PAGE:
Van De Graaff generator and legos.

  • Thread starter Vepsu
  • Start date
  • #1
Umhh.. I'm a pretty newbie on this.. But I'm trying to build a working Vandegraaf generator from legos.
So, the basic idea is that I build high pipe from legos, and then use lego-motor which makes two rods rotate. The second rod is on the top and the second one is on the bottom. They're covered by lego-car-tires (something soft-rubber/plastic) and a belt runs with them as the rods rotate.

Then there is two combs, made by foil, both near the rods and tires. One on thr top and other one on the bottom. Then there is foil sphere on top of that thing. So.. Umhh.. And the bottom comb is connected to the ground.
Could this thing really work? And what I should use as belt? And are the rods (rollers) and combs ok?


Picture of it:
Code:
       _____
      /     \
     |       | Sphere
      \_____/
       | % |
      -|=#=|-    Upper rod/tires
       | # |
       | # |     #=belt
       | # |     %=comb
Motor  | # |
 |__|--|=#=|-    Lower rod/tires, with motor
       | % |
-------------------------
 
Last edited by a moderator:

Answers and Replies

  • #2
arcnets
508
0
Hi Vepsu,
I think your design won't work because it doesn't have any parts that can produce electric charge.
Apart from the 2 rollers that hold the belt, you need a 3rd roller which touches the belt from the outside, close to the bottom. This must constantly be charged by rubbing against a stationary object which is grounded.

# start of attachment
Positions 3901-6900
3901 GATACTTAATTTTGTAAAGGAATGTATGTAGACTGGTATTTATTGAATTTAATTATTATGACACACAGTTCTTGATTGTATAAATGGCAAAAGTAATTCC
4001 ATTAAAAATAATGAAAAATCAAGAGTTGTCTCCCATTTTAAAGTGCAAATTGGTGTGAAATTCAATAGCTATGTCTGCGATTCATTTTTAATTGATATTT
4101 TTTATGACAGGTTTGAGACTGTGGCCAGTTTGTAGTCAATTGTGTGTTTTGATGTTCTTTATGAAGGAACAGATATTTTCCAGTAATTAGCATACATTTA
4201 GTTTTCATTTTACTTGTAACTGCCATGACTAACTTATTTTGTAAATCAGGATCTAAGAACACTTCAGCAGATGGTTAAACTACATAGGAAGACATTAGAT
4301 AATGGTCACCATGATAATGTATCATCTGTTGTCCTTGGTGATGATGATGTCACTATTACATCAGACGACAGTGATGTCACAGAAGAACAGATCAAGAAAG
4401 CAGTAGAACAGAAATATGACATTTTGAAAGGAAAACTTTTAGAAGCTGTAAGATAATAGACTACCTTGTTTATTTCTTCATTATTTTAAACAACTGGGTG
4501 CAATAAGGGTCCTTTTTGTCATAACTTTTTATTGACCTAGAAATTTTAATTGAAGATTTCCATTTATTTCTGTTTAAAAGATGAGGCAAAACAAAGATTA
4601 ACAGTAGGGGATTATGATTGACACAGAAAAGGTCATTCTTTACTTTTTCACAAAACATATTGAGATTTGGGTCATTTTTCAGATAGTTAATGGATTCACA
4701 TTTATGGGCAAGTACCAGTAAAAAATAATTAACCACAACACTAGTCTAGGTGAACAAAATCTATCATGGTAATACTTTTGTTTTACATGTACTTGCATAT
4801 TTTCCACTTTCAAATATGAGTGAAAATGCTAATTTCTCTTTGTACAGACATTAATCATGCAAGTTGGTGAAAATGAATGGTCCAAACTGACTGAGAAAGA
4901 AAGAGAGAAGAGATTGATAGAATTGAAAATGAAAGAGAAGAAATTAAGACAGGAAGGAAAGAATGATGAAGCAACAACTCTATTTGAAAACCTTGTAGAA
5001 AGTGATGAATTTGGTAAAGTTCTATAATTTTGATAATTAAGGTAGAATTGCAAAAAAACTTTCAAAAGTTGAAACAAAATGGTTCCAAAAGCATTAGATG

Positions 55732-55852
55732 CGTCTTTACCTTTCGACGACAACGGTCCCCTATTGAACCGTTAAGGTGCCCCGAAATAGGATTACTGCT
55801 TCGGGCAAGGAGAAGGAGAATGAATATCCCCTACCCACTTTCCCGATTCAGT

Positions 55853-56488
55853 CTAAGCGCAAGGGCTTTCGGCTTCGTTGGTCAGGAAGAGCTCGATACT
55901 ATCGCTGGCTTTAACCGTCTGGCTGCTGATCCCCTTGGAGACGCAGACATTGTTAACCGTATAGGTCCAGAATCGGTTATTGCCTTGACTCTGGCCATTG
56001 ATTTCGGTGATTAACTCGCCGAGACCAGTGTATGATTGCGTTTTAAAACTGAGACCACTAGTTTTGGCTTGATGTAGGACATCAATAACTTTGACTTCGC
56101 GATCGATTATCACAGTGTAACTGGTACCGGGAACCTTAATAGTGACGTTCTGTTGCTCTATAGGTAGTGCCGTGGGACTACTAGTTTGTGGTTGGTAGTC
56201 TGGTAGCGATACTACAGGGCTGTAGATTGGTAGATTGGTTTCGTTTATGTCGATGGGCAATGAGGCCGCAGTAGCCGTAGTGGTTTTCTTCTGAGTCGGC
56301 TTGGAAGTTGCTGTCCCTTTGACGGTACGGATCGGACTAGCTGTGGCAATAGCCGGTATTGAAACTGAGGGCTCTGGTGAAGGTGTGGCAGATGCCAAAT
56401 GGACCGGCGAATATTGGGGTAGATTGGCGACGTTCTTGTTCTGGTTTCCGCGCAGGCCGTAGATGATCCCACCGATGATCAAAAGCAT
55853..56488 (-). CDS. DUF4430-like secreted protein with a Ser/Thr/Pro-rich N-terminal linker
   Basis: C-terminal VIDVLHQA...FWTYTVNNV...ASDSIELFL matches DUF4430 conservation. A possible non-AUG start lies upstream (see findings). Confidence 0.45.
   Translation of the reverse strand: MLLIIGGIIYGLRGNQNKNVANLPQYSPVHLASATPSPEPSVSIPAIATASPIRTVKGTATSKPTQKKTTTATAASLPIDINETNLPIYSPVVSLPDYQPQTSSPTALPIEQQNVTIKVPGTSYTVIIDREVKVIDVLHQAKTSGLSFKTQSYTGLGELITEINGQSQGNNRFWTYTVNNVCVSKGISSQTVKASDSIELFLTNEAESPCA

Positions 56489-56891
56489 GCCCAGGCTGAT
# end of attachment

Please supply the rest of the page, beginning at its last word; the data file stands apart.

It is very important to chose the right substances for the 3rd roller and the 'rubbing agent'. You should try many substances until you find a combination which produces static electricity very reliably, even under slightly moist air conditions. My personal favorite is plexi glass (PMMA) plus fur. Always works well when I rub them, but I've never tried them in any motor-driven device. I guess pressure must not be too high but speed must.
The second important point is insulation. I'm not sure if the lego wheels & bearings provide a well-enough insulation, preventing the charge from jumping over. You could test this by building a prototype, and charging up the foil sphere from an external source. See if it holds the charge!
BTW, legos are made of ABS (acrylamide-butadiene-styrol) which is a substance optimized for surface gloss and mechanical strength, but not necessarily for insulation. Maybe legos are after all too hydrophile to provide a good HV insulation. Try it!

There are some websites on how to build your own Van Der Graaff, maybe a google search will help.
 
  • #3
Thanks a lot Arcnets! Maybe this will help me a bit.. :p

I already have other materials beside legos, but I will try with legos first. (They are easy and fun to deal with ;)

I already managed to produce some pathetic sparks with it (I changed some thingies a little..)
I'll try your tips.. I hope it works better.. :)

Edit:

Actually it works now.. :p It produces sparks which travel about 10mm. Pretty pathetic still. Needs some tuning.

I used artificial leather as the belt and the upper roller is alumium foil covered, as the lower is covered with electric tape.
I have to try that fur later..
 
Last edited by a moderator:
  • #4
Working

Now the Van de graaff generator works reliable, though it isn't very powerful, but it charges fast. Maybe the sphere isn't the best possible. It is just a foil covered plastic cup, upper roller is from nylon and lower is from PVC. The belt is made from slices of rubber gloves.

With aid of few Leyden Jars, it produces now over 10 cm (~4 inches) sparks. (For now, I'll try more longer ones later.)
 
  • #5
arcnets
508
0
Congrats, Vepsu!
 

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